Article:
Choose wisely and be mindful of content: Be selective about the content you engage with on social media. Avoid engaging with negative or toxic content, and focus on content that makes you feel positive and uplifted.

Practice self-care: Engage in self-care activities such as exercise, mindfulness, and spending time with loved ones. This can help reduce stress levels and counteract the negative effects of social media.

Take breaks: Taking breaks from social media can help reduce feelings of anxiety and stress. This can be as simple as stepping away from your device for a few minutes, or taking a social media detox for a longer period of time.

Practice positive self-talk: Social media can contribute to negative self-talk and low self-esteem, especially when comparing oneself to others. Practice positive self-talk and focus on your own achievements and strengths.

Connect with others in real life: Building real-life connections with friends and family can help counteract the negative impact of social media and increase feelings of belonging and support.

Seek support: If you're feeling overwhelmed by social media, seek support from a trusted friend, family member, or mental health professional.

Some Final Thought

Reducing social media usage is an important step in safeguarding mental health. Social media should not dictate your mood and well-being, so be proactive in taking steps to protect your mental health.

By limiting social media use, being mindful of the time you spend on social media and the content you engage with, prioritizing self-care and breaks, practicing positive self-talk, and connecting with others in real life, you can reduce the negative impact of social media.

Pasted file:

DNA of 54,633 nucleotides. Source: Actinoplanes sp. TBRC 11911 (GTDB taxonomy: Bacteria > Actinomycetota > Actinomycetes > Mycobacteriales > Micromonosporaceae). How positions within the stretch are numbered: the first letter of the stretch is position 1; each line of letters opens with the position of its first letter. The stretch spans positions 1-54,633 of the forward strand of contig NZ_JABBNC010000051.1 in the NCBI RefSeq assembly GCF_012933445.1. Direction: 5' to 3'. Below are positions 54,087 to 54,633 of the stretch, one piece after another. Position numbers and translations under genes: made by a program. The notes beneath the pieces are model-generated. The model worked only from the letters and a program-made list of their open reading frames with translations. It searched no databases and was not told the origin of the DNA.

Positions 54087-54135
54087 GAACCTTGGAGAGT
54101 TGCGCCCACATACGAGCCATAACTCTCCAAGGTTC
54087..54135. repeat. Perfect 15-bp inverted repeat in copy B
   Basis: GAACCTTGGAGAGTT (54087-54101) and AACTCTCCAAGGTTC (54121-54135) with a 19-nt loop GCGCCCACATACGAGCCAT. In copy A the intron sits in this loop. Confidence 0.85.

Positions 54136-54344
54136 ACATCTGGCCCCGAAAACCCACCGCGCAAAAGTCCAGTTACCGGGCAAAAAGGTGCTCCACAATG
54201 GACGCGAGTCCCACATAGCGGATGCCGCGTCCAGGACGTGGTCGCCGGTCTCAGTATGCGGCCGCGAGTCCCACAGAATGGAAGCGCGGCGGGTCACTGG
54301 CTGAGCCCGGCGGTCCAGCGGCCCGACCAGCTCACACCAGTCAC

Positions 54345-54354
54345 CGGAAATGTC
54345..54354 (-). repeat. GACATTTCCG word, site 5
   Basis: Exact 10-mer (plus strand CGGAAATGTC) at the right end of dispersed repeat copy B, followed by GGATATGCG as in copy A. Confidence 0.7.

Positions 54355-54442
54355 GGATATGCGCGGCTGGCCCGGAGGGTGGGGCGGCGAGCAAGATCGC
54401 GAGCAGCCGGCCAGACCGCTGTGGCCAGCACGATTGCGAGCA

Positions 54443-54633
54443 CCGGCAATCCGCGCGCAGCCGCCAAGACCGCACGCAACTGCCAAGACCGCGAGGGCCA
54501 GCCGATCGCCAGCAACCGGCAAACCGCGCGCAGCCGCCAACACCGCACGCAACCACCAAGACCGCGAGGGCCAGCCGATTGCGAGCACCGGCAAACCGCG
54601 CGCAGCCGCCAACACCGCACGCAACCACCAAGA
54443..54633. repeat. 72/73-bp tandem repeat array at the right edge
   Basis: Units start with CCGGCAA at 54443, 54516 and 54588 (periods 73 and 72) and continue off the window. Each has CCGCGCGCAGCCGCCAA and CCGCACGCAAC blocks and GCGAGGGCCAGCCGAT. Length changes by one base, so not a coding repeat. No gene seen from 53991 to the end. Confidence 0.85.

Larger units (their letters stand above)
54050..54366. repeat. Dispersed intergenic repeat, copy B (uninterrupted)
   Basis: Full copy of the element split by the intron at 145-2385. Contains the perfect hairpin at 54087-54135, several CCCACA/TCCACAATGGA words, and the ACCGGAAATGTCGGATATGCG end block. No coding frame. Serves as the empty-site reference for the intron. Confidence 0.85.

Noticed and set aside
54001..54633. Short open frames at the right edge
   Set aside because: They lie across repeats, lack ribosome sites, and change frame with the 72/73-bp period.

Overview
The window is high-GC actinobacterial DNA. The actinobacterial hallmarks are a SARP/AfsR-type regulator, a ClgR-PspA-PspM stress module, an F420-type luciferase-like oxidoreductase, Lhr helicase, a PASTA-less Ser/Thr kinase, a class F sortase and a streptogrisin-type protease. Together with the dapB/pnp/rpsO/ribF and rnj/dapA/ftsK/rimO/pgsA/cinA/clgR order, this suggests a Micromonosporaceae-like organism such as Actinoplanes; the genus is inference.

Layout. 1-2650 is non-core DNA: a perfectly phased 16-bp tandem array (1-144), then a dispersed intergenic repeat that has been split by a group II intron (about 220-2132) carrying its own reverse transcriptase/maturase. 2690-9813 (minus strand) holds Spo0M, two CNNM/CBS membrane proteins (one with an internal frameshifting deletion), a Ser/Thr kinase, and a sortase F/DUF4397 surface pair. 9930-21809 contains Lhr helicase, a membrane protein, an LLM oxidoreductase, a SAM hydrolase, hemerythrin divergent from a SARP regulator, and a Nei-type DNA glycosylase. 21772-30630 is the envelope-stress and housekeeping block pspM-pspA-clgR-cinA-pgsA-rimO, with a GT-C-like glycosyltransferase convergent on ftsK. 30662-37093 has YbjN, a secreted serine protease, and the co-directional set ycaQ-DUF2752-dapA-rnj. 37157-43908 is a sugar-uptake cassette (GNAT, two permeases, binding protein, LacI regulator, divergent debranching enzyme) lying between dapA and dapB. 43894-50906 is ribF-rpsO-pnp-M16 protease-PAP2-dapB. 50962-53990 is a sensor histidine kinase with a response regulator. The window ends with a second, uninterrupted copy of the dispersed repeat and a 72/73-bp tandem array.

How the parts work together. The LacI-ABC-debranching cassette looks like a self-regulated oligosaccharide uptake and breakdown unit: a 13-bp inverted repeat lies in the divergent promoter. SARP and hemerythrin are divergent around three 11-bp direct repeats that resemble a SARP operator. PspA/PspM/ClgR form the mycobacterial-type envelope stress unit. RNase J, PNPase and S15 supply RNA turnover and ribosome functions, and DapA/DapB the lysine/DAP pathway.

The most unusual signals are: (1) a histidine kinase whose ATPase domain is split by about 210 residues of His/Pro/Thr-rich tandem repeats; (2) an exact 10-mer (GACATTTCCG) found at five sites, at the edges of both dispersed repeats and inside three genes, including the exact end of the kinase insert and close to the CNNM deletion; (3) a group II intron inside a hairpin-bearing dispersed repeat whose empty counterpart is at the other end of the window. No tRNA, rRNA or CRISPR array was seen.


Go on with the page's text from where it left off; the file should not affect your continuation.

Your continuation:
And if these strategies are not enough, seeking support from a trusted friend, family member, or mental health professional can greatly help.

Don't let the alluring glow of your screens be the downfall of your happiness - start taking control of your social media use to safeguard your mental health today!

Want More Help?

Take control of your mental health, build stronger relationships, and become the best version of yourself with Remble. With access to hundreds of therapist-created courses, activities, and tips, prioritize your well-being and see positive changes in your life.

Download Remble for free today and start your journey to a happier, healthier you.


1 Social belongingness satisfaction as a function of interaction medium: Face-to-face interactions facilitate greater social belonging and interaction enjoyment compared to instant messaging. Computers in Human Behavior, 2014, 36: Pages 359-364

2 Positive Influences of Social Support on Sense of Community, Life Satisfaction and the Health of Immigrants in Spain. Frontiers of Psychology, 2019, 10: 2555. https://www.ncbi.nlm.nih.gov/pmc/articles/PMC6872520/

3 Virtual makeover: Selfie-taking and social media use increase selfie-editing frequency through social comparison. Computers in Human Behavior

Volume 66, January 2017, Pages 370-376

Continue reading

Get Ready to Remble!

Try us free with no commitment.
Try Us!